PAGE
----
Food & Drink December 19, 2019

Recipe for Future Chefs

The Sun Valley Culinary Institute to open its doors after the New Year


The year 2020 will be a transformative one for what used to be the Cornerstone Bar on Main Street in Ketchum. Its brick interior will echo with the sounds of knives busily chopping, pots and pans clattering on cooktops, and firm words of encouragement mixed with satisfied sighs. A remodel, which will be completed sometime after the first of the year, will transform the historic building into the new Sun Valley Culinary Institute (SVCI).

The SVCI will offer professional training for future chefs and cooking classes for anyone interested in honing their home culinary skills. The hope is that the Culinary Institute will provide another base for the Valley’s tourist-driven economy, as well as be a community resource for well-trained kitchen professionals.

The Culinary Institute was the brainchild of Sun Valley Economic Development Executive Director Harry Griffith (who will chair the SVCI board) and other civic leaders, such as Paul Hineman of the Revelry Group, who will assume the role of SVCI executive director.

“We’ve done a lot of economic analysis of the area,” said Griffith, “and two-thirds of our economy is based on tourism. We saw the strength in that sector and looked for what we could do to provide a better experience for our tourists. We have a sophisticated audience up here and they have high expectations.”

They tapped chef Chris Koetke as Dean to oversee the operation and its students. He brings with him a wealth of experience: five years as the host of his own television show, “Let’s Dish,” cooking in some of the finest restaurants in the U.S. and France, and 12 years as vice president of global culinary operations for Laureate International Universities. He has opened culinary schools in countries as far flung as Turkey, Malaysia, Peru and Brazil.

“Education is something I’m super-passionate about!” he smiled. “I want to give students enough skills and fundamentals to be successful—not necessarily as a chef, because that takes years—but a great education so that when I see them 10 years from now, they’ll have their own restaurant. Many of my students have Michelin stars!”

The school will have two tracks: the “enthusiast” track, for foodies and visitors who want to enhance their kitchen skills, which will be offered during the high seasons of winter and summer; and the professional track, offered during the slack seasons of spring and fall.

During high season, the professional students will work at select local restaurants in a paid externship. During slack, they will study six hours a day, five days per week at SVCI. Applications, with preference given to locals, will be accepted in the spring with the first cohort of approximately 12-15 students to begin studies in the fall.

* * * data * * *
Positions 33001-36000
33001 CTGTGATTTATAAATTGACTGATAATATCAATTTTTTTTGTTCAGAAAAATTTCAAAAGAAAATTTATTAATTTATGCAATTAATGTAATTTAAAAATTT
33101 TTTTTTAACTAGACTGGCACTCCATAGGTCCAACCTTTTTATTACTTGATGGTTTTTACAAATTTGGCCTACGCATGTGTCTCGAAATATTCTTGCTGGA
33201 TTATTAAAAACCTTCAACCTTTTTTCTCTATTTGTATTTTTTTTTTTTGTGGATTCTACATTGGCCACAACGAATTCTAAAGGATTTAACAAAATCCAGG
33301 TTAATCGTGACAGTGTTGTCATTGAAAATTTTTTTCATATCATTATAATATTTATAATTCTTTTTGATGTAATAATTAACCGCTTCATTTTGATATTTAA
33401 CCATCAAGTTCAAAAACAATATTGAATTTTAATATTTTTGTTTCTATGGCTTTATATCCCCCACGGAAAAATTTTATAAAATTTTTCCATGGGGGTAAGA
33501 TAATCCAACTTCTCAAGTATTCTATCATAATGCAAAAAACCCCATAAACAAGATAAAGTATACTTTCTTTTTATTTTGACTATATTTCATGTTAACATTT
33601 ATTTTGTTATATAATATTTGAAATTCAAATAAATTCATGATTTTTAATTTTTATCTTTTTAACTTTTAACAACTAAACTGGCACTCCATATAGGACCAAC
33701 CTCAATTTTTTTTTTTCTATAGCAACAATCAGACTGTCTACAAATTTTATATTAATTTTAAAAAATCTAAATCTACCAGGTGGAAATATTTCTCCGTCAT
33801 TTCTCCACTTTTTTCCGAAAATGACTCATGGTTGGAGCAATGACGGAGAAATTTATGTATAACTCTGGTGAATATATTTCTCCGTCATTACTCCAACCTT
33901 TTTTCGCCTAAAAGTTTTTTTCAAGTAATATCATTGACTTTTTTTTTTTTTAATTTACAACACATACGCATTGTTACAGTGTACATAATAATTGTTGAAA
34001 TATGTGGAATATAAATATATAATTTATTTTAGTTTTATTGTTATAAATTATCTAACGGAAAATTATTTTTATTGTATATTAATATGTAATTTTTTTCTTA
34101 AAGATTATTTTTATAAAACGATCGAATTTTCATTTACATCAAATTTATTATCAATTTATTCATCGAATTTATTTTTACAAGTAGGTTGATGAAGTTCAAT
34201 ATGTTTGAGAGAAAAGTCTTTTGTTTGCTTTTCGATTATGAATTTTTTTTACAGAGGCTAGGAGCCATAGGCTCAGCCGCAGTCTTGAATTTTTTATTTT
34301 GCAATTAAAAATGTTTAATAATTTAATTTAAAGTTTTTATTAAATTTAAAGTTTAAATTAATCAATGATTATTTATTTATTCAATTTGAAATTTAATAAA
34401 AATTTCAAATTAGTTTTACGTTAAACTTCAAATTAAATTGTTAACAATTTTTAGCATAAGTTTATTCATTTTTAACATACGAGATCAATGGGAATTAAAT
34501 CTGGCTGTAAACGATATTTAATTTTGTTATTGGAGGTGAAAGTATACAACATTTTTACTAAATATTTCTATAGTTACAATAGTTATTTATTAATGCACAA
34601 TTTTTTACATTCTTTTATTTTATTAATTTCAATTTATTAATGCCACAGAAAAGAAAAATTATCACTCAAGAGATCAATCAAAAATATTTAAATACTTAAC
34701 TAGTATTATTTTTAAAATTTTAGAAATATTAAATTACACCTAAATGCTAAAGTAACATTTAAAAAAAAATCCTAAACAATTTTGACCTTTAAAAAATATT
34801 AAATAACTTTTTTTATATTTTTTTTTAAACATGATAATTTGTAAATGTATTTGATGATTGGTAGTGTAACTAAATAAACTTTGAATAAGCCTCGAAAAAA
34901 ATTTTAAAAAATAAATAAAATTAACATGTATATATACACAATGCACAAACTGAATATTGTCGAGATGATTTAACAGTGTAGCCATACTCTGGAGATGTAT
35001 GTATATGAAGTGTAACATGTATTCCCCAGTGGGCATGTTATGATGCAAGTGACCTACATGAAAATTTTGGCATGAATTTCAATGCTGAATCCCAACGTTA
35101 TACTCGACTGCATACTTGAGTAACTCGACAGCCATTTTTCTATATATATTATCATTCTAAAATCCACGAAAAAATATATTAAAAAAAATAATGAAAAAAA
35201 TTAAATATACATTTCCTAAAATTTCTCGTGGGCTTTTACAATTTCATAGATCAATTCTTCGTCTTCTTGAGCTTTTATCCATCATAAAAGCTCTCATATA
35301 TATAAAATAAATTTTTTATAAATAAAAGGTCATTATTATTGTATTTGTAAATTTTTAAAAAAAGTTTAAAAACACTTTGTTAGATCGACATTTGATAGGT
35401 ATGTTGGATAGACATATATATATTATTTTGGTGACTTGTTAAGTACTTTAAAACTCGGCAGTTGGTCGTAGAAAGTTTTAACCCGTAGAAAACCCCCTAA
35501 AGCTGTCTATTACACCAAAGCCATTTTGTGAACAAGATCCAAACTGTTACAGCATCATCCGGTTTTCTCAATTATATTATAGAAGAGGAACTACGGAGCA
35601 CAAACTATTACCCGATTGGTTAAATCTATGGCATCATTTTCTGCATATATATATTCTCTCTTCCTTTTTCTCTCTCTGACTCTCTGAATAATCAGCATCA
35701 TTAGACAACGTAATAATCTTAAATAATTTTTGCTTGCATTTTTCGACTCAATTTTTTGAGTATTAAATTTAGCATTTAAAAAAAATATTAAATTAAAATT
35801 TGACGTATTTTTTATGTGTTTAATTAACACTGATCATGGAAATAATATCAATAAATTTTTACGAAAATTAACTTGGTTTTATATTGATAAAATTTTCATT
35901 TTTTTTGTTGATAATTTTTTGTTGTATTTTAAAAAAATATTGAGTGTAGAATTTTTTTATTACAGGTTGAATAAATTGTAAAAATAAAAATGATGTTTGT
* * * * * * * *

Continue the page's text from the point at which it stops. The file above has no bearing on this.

“I’ll be looking for students who are serious and who have some level of experience that demonstrates they understand the business they’re getting into,” said Koetke. “I know what it takes to build a really good cook who can flourish in this business. They’ll be cooking every day; it’s almost like boot camp. Our industry is very intense, so you have to teach students to function well in that intensity.”

Koetke said his curriculum always starts with the basics. “The very beginning is basic knife skills, which is the foundation of everything,” he said. “We teach safety and sanitation right away, then build from there, learning method and technique—braising, roasting, sautéing—and how they pertain to different ingredients. They’ll learn butchery, basic pastry and basic service technique, how a dining room operates from a kitchen perspective. Plus, this part of Idaho has unbelievable food resources at its fingertips: the best flour from a small mill in Bellevue, incredible locally grown produce, exquisite lamb. This area is blessed from a food standpoint!”

The students will graduate with a technical certificate, and the school has applied to be a federally recognized apprenticeship program. That would allow students to apply credit hours to a two-year college program, such as the ones at College of Southern Idaho and North Idaho College, or to a four-year program such as the one at Cornell University. Griffith said that because such programs are expensive, SVCI has taken steps to help its students graduate with little to no debt.

“Because we’re a nonprofit, we can offer scholarships and financial aid, a paid apprenticeship and subsidized housing,” said Griffith. “It’s a sweet deal!”

In addition to a group of SVCI donors called The Founders Table, SCVI has close relationships and support from Sun Valley Resort, the Blaine County Housing Authority, and the Revelry Group, which holds a conference on food and beverage manufacturing in Sun Valley each year. (Griffith calls them the “Allen and Co.” of food and beverage.)

Koetke and Griffith envision SVCI as a community resource with local chefs coming to teach a guest class, and local leaders using the SCVI event space to host parties and dinners. “Our goal is to be the culinary hub of the community,” said Koetke. “And we’ve gotten great feedback. Everybody is excited to get the students in an externship or to teach a guest class.”

Maeme Rasberry, who with her sister Callie runs Rasberrys Catering and Bistro in Ketchum, is on board. “I worked with Chris last summer and he is great!” she enthused. “I’m super-excited about teaching classes—and being able to take them myself. It will be fun for a small town like ours to have that kind of culinary diversity.”

This article appears in the Winter 2019 Issue of Sun Valley Magazine.